Fireball contest — September 5, 2018

Puzzle: 10:23
Meta: about a minute  


Victor Barocas’s Fireball contest, “Powers that Be,” September 5, 2018

Welcome back to the Fireball contest! A break was taken in August, so we haven’t had one of these since July. This month, Victor Barocas asks, “What 18th-century scientist completes this puzzle’s theme?” Let’s see what we’ve got so far:

  • FB Contest - 9.5.18 - Solution

    Fireball Contest – 9.5.18 – Solution

    [18a: Host with the Basic Cable
    Band]: CONAN O’BRIEN

  • [24a: Adaptable network
    scheme]: DYNAMIC ROUTING
  • [38a: Antarctic archipelago in
    Vincennes Bay]: WINDMILL ISLANDS
  • [49a: 1970 #1 hit that asks “Isn’t
    that what life is made of?”]: I THINK I LOVE YOU
  • [58a: Sources of fresh
    vegetables]: HOME GARDENS

When the theme entries are this disparate (and somewhat obscure), there’s got to be some linguistic pattern that we’re looking for … and there it is:


LUIGI GALVANI, 1737-1798

Step one, completed. The theme entries all have embedded within them the decimal prefixes. Now, some may quibble that we’re missing DECI-, CENTI-, etc. — but, if we take the progression as the whole-number powers of 1000, we skip from MILLI- (1000-1) to KILO- (10001). The 18th-century scientist must have GIGA (10003) in his (one assumes; there were women scientists in the 18th century but neither Lady Mary Wortley Montagu nor Laura Bassi nor Maria Agnesi nor Caroline Herschel) name. Entirely coincidentally, the contest answer — LUIGI GALVANI — was on my mind, since I’d been thinking of him in relation to a question (which I got wrong) in Learned League just the day before.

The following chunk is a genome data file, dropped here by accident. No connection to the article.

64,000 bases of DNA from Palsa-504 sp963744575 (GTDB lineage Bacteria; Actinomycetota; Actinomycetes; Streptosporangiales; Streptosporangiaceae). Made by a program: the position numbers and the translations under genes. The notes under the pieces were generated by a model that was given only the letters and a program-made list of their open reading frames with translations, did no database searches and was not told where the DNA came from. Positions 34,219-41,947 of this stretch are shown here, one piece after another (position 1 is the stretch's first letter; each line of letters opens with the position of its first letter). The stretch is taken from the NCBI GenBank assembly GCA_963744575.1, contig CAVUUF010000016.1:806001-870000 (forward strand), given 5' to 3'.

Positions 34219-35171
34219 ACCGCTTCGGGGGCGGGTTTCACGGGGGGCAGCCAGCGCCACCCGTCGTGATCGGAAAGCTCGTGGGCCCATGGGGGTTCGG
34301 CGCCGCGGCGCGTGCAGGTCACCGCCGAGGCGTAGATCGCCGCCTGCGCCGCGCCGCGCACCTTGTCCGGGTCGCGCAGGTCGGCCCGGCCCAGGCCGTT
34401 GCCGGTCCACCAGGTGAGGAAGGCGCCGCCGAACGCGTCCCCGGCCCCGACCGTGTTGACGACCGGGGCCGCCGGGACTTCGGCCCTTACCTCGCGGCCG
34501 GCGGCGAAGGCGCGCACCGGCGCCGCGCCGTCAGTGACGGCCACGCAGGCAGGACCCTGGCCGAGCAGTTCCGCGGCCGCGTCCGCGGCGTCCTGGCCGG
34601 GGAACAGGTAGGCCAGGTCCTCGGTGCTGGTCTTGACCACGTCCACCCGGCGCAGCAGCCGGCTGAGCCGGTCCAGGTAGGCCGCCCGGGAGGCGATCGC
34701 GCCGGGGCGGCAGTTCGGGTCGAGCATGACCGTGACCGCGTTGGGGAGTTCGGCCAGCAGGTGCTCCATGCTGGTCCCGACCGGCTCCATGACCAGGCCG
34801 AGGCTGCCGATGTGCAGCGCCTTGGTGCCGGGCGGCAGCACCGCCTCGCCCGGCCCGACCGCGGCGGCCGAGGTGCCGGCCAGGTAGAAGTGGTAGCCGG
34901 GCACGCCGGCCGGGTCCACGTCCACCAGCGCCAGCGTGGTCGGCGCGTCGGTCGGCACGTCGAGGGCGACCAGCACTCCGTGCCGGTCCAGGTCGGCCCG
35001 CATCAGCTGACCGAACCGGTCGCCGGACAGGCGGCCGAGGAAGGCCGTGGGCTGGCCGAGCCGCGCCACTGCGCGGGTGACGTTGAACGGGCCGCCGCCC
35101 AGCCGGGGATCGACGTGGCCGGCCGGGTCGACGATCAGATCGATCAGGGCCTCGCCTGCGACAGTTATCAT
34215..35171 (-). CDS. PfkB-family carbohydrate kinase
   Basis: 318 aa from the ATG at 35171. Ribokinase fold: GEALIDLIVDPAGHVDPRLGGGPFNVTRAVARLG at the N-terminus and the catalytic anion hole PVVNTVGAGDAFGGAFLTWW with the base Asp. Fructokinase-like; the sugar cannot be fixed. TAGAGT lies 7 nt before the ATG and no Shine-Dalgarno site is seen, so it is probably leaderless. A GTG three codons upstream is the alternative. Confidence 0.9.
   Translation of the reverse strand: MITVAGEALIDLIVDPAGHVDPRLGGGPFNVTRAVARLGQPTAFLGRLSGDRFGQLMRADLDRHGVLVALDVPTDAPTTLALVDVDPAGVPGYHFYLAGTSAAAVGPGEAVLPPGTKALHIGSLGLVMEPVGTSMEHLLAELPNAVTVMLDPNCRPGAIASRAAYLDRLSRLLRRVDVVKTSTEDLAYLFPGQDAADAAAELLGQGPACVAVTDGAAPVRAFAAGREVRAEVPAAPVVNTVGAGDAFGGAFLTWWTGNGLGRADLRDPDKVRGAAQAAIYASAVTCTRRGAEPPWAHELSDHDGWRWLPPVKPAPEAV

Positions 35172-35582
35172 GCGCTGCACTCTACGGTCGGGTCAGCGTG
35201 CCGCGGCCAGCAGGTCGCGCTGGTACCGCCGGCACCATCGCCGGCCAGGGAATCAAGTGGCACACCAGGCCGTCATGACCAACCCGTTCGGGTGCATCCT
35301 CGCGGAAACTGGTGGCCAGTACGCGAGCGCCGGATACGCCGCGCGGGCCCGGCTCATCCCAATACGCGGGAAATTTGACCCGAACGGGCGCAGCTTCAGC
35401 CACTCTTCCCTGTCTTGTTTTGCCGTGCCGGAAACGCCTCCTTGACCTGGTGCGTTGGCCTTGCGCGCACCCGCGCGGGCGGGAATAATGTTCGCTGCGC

Bonus! Can you think of a 20th-century American philanthropist, a 19th-century American president, or a legendary 20th-century American sitcom actress who would extend the theme one more entry? (Note: No prizes will be awarded save my admiration.)



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10 Responses to Fireball contest — September 5, 2018

  1. Dbardolph says:


  2. Matthew G. says:

    Whoops, that’s what I get for not reading the prompt closely. I entered James Watt. And if the prompt had asked for someone hinted at by the puzzle, that would have fit, since all of the hidden prefixes can go before his name. But it asked who completes the theme, so of course it’s wrong. My face is megared.

  3. Tyrpmom says:

    Who else sent in Peter Artedi?

  4. dbardolph says:

    OK, Laura – I got the president, but I’m striking out on the other two. Help?

    • LauraB says:

      The comment below re the philanthropist is correct, as is the president in the first comment. The actress just passed away about a month ago, and she was notable for playing an authority figure at an educational institution.

  5. Bit says:

    Walter Annenberg for the philanthropist, maybe

  6. Norm H says:

    Charlotte Rae. Very fun add-on, Laura!

  7. Joanne says:

    While solving the puzzle, I thought the scientist’s name must have an embedded decimal prefix. But when I looked up decimal prefixes and found several (pico-, giga-, and tera-), I thought that path wouldn’t be correct. Since there are several them, I thought that no single prefix would *complete* the set. I thought WATT would complete the theme because it can be combined with all the prefixes to make complete words. It could have been a theme revealer clued as [Word that can follow the hidden prefixes]. Learning about the alternate answer Peter Artedi makes the theme seem even less elegant and satisfying.

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